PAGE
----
By Juan Cole | (Informed Comment) | – – The Houthi Ansarullah Movement that controls most of north and west …
Source: Saudis bomb Sanaa during “Million-Person march”
Iran is seriously mistrusted by Israel and America. North Korea protects its nuclear secrets and is ruled by an erratic, vicious man. Vladimir Putin’s territorial ambitions alarm democratic nations. The newest peril, Isis, the wild child of Islamists, has shocked the whole world. But top of this list should be Saudi Arabia – degenerate, malignant, pitiless, powerful and as dangerous as any of those listed above.
Source: The evil empire of Saudi Arabia is the West’s real enemy
By Juan Cole | (Informed Comment) | – – The Egyptian news site the Arab Observer Network reports that the …
Source: Arab Street Shocked as Saudi Delegation Visits Israel | Informed Comment
For Saudi Arabia to break its “addiction” to oil sounds a bit like the Catholic Church trying to end its addiction to Christianity. It is not only the world’s largest oil exporter; it also sits on the world’s largest oil reserves. But this was indeed what the man overseeing the Saudi economy, Deputy Crown Prince Mohammed bin Salman, proposed in the Vision 2030 plan, launched last week.
Source: Saudi Arabia’s retreat from oil places it on the right side of history | Voices | The Independent
Just like his adventure in Yemen, Saudi Arabia’s young Deputy Crown Prince Mohamed bin Salman got it all wrong this week. It’s not Saudi Arabia which suffers from “oil addiction”, it’s we who are addicted. The unique Saudi drug – a cocktail of wealth, arrogance and infantile Puritanism – is far more dangerous, since it depends on the arithmetic (or myth) of its 716 billion barrels of oil reserves.
Source: Saudi efforts to ‘modernise’ its economy away from oil are just PR tactics – and the West is lapping them up | Voices | The Independent
When President Barack Obama arrived in Saudi Arabia on Wednesday for a meeting of Gulf leaders, he was greeted at the airport by the governor of Riyadh, instead of the Saudi king. Unlike his previous visits, Obama’s arrival was not broadcast on Saudi state television with its usual pomp and circumstance.
Source: Obama May Be Preaching ‘Tough Love’ to Saudi – But Arms Sales Tell Another Story | Common Dreams | Breaking News & Views for the Progressive Community
Until now the US didn’t seem to be ready to exert the necessary pressure on the Saudis to stop the export of the Wahhabist takfiri ideology which Saudi Arabia tries to spread through madrasas, says Middle East expert Ali Rizk.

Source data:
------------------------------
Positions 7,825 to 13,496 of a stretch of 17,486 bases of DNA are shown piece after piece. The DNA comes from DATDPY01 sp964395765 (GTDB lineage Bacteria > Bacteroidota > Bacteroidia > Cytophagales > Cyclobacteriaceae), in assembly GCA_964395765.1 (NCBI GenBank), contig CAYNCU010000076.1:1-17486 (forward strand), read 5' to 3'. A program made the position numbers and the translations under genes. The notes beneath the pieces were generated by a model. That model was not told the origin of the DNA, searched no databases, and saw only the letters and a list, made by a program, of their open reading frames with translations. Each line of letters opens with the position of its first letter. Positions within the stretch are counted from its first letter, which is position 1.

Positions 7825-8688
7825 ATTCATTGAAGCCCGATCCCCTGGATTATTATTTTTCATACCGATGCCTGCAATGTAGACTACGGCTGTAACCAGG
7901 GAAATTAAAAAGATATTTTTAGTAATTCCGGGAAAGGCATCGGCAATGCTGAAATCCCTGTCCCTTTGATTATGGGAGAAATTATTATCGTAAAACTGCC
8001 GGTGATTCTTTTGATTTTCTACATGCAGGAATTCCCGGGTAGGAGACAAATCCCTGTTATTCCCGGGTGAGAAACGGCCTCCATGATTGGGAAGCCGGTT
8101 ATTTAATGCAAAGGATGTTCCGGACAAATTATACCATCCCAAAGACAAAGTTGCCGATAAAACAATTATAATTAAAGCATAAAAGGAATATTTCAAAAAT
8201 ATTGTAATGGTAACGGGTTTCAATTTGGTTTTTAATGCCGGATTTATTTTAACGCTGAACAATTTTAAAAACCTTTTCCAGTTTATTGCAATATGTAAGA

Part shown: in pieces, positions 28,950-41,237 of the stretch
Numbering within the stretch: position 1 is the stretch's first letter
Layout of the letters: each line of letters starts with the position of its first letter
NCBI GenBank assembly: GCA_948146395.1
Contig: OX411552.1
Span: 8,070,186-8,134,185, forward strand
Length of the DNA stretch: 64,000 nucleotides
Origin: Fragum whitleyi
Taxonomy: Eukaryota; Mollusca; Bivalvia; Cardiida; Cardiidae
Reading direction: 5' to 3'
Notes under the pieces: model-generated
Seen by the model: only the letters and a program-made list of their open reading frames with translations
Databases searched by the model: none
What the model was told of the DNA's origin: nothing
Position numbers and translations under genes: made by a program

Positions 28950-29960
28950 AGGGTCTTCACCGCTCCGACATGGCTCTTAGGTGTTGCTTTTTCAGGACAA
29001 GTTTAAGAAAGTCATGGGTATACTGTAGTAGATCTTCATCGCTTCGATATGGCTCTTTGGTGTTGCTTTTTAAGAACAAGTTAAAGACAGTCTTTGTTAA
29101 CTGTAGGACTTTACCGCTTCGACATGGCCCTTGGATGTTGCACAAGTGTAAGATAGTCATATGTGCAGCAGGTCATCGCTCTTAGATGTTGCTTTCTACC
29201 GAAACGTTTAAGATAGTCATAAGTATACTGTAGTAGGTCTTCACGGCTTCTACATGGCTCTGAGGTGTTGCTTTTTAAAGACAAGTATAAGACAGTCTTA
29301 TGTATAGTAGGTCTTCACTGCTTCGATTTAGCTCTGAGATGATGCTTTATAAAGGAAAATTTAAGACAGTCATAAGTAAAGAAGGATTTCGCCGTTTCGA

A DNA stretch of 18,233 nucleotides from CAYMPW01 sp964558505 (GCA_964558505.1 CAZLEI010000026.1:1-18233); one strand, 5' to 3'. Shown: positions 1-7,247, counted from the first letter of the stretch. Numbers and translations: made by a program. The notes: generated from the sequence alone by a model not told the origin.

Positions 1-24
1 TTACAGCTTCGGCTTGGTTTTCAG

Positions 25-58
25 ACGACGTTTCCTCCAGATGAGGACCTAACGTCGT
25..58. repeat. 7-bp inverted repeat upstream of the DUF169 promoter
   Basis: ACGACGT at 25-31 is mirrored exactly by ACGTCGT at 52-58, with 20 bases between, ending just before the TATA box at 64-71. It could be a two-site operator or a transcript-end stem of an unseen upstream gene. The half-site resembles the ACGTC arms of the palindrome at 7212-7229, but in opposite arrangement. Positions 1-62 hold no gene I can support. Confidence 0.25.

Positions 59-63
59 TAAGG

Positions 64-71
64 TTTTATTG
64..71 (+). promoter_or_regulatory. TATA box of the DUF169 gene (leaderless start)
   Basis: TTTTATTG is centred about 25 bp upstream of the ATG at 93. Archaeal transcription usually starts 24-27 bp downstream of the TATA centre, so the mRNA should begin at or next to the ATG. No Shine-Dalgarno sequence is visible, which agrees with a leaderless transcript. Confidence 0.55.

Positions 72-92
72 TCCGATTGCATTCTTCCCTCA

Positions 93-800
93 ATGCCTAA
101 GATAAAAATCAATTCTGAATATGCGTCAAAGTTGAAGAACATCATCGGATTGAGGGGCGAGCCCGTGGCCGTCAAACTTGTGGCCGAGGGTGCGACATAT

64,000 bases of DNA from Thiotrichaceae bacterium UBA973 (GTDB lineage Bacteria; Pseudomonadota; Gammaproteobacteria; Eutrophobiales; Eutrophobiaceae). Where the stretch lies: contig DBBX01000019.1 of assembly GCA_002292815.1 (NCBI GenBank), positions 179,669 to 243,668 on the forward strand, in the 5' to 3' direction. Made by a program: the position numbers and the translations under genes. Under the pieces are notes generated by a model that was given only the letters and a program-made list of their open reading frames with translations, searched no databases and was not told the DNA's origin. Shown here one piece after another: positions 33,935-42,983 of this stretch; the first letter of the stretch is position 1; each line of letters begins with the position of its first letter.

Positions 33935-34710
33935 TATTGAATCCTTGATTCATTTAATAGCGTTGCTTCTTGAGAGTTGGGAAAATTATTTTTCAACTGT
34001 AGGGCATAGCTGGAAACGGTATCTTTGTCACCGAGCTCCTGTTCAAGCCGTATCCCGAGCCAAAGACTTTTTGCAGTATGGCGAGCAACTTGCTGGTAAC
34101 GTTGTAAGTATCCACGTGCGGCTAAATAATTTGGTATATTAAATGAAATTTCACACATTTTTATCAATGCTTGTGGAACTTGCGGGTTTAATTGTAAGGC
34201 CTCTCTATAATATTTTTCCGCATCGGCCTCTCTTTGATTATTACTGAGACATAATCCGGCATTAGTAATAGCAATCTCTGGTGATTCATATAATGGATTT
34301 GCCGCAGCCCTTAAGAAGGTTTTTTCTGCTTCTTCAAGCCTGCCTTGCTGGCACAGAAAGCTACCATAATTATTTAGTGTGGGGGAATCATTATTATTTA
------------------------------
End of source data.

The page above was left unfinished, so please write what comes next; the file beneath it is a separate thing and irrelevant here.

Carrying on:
Source: ‘Saudi-backed Wahhabist ideology: The root cause of terrorism’ — RT Op-Edge
Mohammed al-Nimr, the son of Shia cleric Sheikh Nimr al-Nimr, executed in Saudi Arabia in the beginning of the year, has told RT how his father fought for the rights of “all the people” while having been allegedly tortured after his arrest by Riyadh.
Source: ‘He knew they’d kill him in the end’: Son of prominent Shia cleric al-Nimr speaks to RT — RT News
America’s BFF relationship with the corrupt, vicious and oil-rich Saudi despots might be our worst mistake of all
Source: Oil, money, politics and evil: Our leading Middle East ally is the worst country imaginable – Salon.com
Iran’s Supreme Leader, Ayatollah Ali Khamenei, released an incendiary cartoon comparing Saudi Arabia to Islamic State, after Riyadh carried out a death sentence against opposition Shia cleric Sheikh Nimr al-Nimr.
Source: ‘Any differences?’ Iran Supreme Leader’s cartoon equates ISIS with Saudi Arabia after executions — RT News
Set up as a modern Archduke Franz Ferdinand of Austria, Sheikh Nimr al-Nimr’s death needs to be seen as a harbinger of war – a ploy that would allow for an all-out war against the new Axis of Resistance against imperialism. Forget sectarianism!
Source: Why a freedom fighter was killed to fit Saudi Arabia’s hawkish narrative — RT Op-Edge
Saudi Arabia on Saturday executed 47 people convicted of “terrorism”, including a prominent Shiite cleric behind anti-government protests, the interior ministry sa
Source: Saudi executes 47 including top Shiite cleric – Your Middle East
There are three anti-terrorist coalitions in the world that do not work together to destroy terrorism
Source: Saudi Arabia creates another anti-terrorist coalition to clear its name – PravdaReport
Courts have found this to be a simple case of a Saudi millionaire falling on and accidentally penetrating a teen girl.
Source: Saudi Millionaire Cleared of Rape Charge Because He ‘Accidentally Fell’ on Victim
The Saudi monarchy executes someone over drugs every four days while princes smuggle tons and hold decadent parties
Source: Saudi Arabia executes people over drugs while its princes are caught with tons of drugs at the airport – Salon.com
Dead at age 90, King Abdullah of Saudi Arabia was praised by President Obama “as a force for stability and security in the Middle East and beyond.” But analysts accuse him of turning the Syrian uprising into a proxy war with Iran, and U.S. diplomatic cables identified the country as the world’s largest funder of militant Islamist groups.
“Democracy Now!” discusses Abdullah with Toby Jones, director of Middle Eastern studies at Rutgers University and the author of “Desert Kingdom: How Oil and Water Forged Modern Saudi Arabia.”
—Posted by Alexander Reed Kelly.